SpaceX Starhopper prototype will take off for its first unbound floating test NEXT WEEK when it tries to rise 20 meters and changes direction before it goes down again
- SpaceX is testing its Starhopper vessel next week with a float test
- The ship floats 20 meters above the ground and 20 meters sideways
- This is the first unbounded test of the vessel aimed at bringing people to Mars
- A test coincides with the 50th anniversary of NASA & # 39; s Apollo 11 mission
SpaceX & # 39; s Starhopper is preparing itself next week for a major test that will allow the ship to float off the ground briefly.
The test was announced on Twitter by the CEO of the aerospace company, Elon Musk, who simply tweeted: & Raptor engine mounted on Starhopper. Seek hover test Tuesday. & # 39;
In contrast to previous tests, the gigantic ship will not be tied to the ground, but will instead attempt to rise 20 meters – and also 20 meters sideways – into the air and then safely nest on the launch pad.
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Musk said SpaceX is aiming for a critical test of its Starhopper vessel next week. It will be the first unbound test of the system
The test is the very first unbounded hover of the spaceship and will launch the ship 20 meters from the ground. The prototype can be seen earlier this year on the Boca Chia site
Two other tests from the company pulled Starhopper just a few centimeters from the launch platform.
According to Musk, the Raptor engineers who lifted the vehicle off the ground are & # 39; dangerously hunted & # 39; when they have fired less than 40 percent, so the missiles are fired at 50 percent power.
It is worth noting that the planned date for the SpaceX test – Tuesday, July 16 – is also the 50th anniversary of NASA & # 39; s Apollo 11 launch that landed humans on the lunar surface for the first time in history.
Starhopper is the test vehicle for SpaceX's ultimate goal to develop a slimmer ship, the Starship, which Musk hopes will eventually take human passengers into space on a number of missions.
Among them, Musk hopes that the Starship, formerly known as BFR, Big Falcon Rocket or the Big F *** ing Rocket, will be at the center of the first manned mission to Mars.
Musk hopes Starhopper will eventually pave the way for a spaceship called Starship (shown above) intended to bring people to Mars.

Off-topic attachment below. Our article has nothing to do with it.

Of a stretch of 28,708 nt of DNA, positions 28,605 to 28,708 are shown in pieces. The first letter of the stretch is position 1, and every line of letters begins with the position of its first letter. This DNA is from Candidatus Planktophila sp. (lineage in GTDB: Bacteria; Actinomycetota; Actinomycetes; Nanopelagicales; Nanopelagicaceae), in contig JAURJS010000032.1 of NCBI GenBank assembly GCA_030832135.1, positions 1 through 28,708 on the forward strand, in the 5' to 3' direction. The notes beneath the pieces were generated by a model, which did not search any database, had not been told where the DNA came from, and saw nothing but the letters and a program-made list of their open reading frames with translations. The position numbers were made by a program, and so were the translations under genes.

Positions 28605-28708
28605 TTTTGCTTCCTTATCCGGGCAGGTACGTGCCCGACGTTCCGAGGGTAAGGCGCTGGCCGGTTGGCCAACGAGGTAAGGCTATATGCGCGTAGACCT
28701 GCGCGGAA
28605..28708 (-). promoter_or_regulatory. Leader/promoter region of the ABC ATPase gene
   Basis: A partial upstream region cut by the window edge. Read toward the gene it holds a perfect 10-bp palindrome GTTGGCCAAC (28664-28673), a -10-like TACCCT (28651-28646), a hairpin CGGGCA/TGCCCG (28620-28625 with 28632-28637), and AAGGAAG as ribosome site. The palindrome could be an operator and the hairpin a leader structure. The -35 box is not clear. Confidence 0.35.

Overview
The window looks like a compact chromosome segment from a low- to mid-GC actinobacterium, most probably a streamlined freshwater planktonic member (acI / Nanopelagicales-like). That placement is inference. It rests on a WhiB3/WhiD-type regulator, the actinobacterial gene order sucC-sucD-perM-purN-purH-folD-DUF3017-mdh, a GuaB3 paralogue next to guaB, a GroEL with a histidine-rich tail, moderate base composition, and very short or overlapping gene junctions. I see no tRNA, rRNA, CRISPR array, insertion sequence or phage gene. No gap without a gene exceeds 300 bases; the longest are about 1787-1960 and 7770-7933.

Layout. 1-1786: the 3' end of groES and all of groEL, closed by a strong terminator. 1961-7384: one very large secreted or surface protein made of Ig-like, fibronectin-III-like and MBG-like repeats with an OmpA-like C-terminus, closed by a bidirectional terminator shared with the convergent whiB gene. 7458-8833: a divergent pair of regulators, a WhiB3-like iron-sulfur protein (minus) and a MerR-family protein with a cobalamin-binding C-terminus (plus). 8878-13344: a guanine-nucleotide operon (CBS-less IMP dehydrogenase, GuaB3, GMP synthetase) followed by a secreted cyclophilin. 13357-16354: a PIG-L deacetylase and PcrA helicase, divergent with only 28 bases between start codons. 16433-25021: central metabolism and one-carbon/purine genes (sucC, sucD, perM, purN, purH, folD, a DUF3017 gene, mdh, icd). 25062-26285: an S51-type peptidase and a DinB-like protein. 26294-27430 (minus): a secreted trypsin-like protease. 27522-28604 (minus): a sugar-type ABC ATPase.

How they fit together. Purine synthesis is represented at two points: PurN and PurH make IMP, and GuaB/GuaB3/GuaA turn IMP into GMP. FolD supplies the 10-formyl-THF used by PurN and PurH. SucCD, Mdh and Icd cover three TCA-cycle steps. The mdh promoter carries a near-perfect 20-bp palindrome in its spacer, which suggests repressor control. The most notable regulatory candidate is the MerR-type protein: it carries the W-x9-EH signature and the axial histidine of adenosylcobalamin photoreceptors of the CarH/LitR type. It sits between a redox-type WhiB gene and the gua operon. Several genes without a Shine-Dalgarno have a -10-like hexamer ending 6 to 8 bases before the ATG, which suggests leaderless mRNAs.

The first manned Red Planet mission for the rocket and the 100-passenger Starship could come as early as the mid-1920s if development and testing went well, Musk said
Missions can even include tourist trips to the moon in 2024, the CEO said. Completing a successful mission to the moon would mean a step-by-step step in Musk & # 39; s other vision of traveling to Mars.
Given that the upcoming test is successful, Musk says the Starhopper wants to increase its vertical reach by carrying a tethered hover about 20 miles off the ground. According to him, that phase can be tested in the coming months.
SpaceX recently completed one of its most impressive tests to date and launched its Falcon Heavy rocket – a reusable rocket that the company hopes will one day launch and land safely – into space to deliver military satellites.
The ship missed its landing after returning from space, but with the help of a large boat equipped with a net, the company was able to successfully capture one of the two rocket streams in an unprecedented performance.
Most rocket components are lost forever after their launch, either burning, crashing, or falling into the ocean and never being retrieved, making SpaceX's reusable rockets a new approach to space exploration.
WHAT IS & # 39; BFR & # 39; FROM ELON MUSK?
The BFR (Big F *** ing Rocket), now known as Starship, will complete all missions and is smaller than the one that Musk announced in 2016.
The SpaceX CEO said the rocket would make its first trip to the red planet in 2022, with freight only, followed by a manned mission in 2024 and claimed that other SpaceX products would be cannibalized & # 39; to pay for it.
The rocket is partially reusable and able to fly directly from Earth to Mars.
Once built, Musk believes the rocket can be used for traveling on Earth – by saying that passengers can get anywhere in less than an hour.
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